Also a prescription for PT. Goodness knows I want my full range of motion back, but I don't want massive ouchies along the way. I suspect I may not get the one without the other, though. (Will call the PT place in the morning and see what they have to say.)

With some luck, I'll be rid of the leg brace in another month or so. I'm definitely looking forward to that!

Originally posted at http://edschweppe.dreamwidth.org/177354.html - comment wherever you please.

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Medical milestone

me at star
It's been a week (and a bit) since my knee surgery. A milestone, rather than a millstone.

The good news:
No complications from the surgery that I can detect. The post-anesthesia fog cleared up in about a day (as expected).
No excess bruising or swelling.
No sign of infection, leaking sutures, etc.
Not much pain anymore; I don't need the high-power narcotic pain medications anymore, and can usually get through the day without needing even OTC pain medications.

The bad news:
My mobility sucks and will continue to do so for the foreseeable future. I need to have my knee brace locked at full extension (leg completely straight) whenever I walk anywhere. Even with the brace, I'm very leery of trying to walk any significant distance. My new Current Paying Gig is in downtown Boston, at least a quarter-mile from the nearest transit stop; this means that I actually have to drive into Boston at rush hour and pay downtown parking rates to get to work.
Climbing up stairs is a very slow process; climbing down stairs is worse. Climbing down stairs with any sort of cargo? Very difficult; I have come to quite the appreciation of the concept of the dumbwaiter. (And I'm really not looking forward to any building evacuation drills that might occur in the next few months.)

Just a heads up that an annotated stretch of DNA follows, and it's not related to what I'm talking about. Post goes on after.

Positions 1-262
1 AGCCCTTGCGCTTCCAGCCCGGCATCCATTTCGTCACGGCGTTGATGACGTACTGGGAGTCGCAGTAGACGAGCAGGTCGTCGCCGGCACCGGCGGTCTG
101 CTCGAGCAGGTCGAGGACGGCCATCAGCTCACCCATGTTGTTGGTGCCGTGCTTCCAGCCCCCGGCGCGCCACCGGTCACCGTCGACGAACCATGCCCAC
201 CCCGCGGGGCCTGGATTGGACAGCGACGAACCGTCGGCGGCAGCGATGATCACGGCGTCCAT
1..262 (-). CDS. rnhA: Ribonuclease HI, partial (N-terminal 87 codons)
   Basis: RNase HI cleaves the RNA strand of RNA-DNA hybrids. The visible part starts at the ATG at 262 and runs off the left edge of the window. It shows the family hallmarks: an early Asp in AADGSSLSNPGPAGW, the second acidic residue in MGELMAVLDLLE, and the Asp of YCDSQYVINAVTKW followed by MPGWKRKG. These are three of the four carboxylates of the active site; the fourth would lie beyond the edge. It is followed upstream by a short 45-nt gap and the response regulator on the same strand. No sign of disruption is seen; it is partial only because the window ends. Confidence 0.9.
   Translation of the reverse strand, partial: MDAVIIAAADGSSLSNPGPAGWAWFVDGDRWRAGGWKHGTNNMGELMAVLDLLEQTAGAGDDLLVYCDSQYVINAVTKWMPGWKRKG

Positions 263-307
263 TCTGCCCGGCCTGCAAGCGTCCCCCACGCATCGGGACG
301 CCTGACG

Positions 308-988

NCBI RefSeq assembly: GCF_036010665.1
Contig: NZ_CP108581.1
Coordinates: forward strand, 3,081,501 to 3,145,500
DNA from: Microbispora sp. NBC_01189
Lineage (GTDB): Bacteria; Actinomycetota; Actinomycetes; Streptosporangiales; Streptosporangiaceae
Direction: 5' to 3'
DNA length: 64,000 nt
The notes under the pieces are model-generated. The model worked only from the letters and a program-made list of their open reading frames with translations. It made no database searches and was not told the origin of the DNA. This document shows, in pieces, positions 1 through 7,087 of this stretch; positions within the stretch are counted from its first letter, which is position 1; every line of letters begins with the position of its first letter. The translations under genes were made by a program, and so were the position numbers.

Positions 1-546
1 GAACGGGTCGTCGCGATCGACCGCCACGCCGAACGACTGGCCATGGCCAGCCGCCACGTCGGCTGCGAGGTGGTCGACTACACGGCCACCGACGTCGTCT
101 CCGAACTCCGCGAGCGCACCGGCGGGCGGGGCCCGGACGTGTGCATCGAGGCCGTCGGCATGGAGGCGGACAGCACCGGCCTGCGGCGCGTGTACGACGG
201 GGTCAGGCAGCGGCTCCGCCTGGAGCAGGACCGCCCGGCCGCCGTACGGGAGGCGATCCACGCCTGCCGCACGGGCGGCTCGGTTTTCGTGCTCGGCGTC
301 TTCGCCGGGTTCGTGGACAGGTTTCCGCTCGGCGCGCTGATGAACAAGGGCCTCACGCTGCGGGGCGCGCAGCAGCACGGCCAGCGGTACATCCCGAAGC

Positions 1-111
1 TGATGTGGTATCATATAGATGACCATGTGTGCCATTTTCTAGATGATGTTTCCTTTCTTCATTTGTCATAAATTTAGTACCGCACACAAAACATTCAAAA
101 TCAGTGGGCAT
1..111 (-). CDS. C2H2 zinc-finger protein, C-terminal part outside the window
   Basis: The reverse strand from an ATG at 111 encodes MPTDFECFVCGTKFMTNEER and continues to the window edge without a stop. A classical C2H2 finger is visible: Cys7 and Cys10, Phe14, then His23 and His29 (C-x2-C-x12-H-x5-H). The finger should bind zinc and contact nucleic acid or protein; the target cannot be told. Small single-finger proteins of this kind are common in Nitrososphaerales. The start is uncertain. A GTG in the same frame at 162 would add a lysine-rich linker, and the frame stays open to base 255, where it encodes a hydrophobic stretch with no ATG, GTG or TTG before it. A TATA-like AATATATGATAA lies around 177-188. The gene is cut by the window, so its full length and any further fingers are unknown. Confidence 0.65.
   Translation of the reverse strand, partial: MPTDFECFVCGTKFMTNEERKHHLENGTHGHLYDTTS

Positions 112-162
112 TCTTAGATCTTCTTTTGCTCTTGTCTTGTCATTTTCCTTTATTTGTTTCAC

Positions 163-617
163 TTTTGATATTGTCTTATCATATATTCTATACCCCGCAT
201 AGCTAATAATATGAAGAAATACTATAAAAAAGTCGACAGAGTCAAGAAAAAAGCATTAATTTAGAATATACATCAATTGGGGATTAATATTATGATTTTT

Getting into and out of the driver's seat is literally a pain in the ass. My knee does not like bending, even as far as the brace will let me bend it; to get in the door, I have to slide myself into the car sideways and sit on the center console before I can get my left leg far enough into the car to fit under the wheel. Hopefully that'll ease over time, but right now, I'm not only using handicapped spaces, I'm using handicapped spaces with the extra striping by the driver's side door.
Physical therapy has yet to begin, but I can already tell that my left quad is a lot weaker than it used to be (having effectively done nothing for the last month). This will be my first time ever having to do PT, and I'm not looking forward to it. (I'm looking forward to it being done, but that's not the same thing.)

Bonus before and after picsCollapse )

Six months is going to seem like a long time to recover.

Originally posted at http://edschweppe.dreamwidth.org/176420.html - comment wherever you please.